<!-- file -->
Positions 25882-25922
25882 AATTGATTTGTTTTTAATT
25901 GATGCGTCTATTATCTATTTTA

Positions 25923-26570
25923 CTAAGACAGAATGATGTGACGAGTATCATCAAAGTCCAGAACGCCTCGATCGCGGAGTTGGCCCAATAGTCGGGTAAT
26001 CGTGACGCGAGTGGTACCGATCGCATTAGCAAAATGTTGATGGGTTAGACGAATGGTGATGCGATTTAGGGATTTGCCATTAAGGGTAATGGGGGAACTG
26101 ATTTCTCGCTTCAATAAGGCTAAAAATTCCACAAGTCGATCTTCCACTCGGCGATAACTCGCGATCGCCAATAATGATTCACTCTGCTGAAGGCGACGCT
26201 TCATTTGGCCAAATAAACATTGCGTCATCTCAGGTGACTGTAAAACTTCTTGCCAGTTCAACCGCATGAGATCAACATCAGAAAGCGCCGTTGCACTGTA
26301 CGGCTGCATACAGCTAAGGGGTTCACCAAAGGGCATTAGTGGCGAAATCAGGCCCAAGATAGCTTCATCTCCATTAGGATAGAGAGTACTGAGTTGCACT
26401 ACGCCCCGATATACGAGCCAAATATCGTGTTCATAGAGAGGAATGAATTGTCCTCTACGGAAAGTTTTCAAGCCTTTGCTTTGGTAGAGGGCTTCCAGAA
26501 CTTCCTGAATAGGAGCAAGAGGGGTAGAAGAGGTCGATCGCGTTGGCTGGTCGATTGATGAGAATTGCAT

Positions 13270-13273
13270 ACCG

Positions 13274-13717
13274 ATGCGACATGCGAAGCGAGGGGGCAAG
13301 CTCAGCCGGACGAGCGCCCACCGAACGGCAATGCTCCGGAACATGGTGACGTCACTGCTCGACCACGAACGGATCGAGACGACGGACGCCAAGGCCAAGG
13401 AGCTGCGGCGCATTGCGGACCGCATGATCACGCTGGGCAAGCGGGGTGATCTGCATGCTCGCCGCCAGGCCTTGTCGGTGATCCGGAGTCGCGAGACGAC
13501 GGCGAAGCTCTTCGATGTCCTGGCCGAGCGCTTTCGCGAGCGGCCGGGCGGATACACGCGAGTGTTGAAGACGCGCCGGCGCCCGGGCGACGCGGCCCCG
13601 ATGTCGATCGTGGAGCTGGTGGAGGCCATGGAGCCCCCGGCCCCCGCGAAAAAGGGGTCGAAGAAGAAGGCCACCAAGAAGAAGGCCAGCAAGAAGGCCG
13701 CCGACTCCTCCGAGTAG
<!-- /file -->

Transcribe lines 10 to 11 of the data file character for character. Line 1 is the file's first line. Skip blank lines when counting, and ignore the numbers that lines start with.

26401 ACGCCCCGATATACGAGCCAAATATCGTGTTCATAGAGAGGAATGAATTGTCCTCTACGGAAAGTTTTCAAGCCTTTGCTTTGGTAGAGGGCTTCCAGAA
26501 CTTCCTGAATAGGAGCAAGAGGGGTAGAAGAGGTCGATCGCGTTGGCTGGTCGATTGATGAGAATTGCAT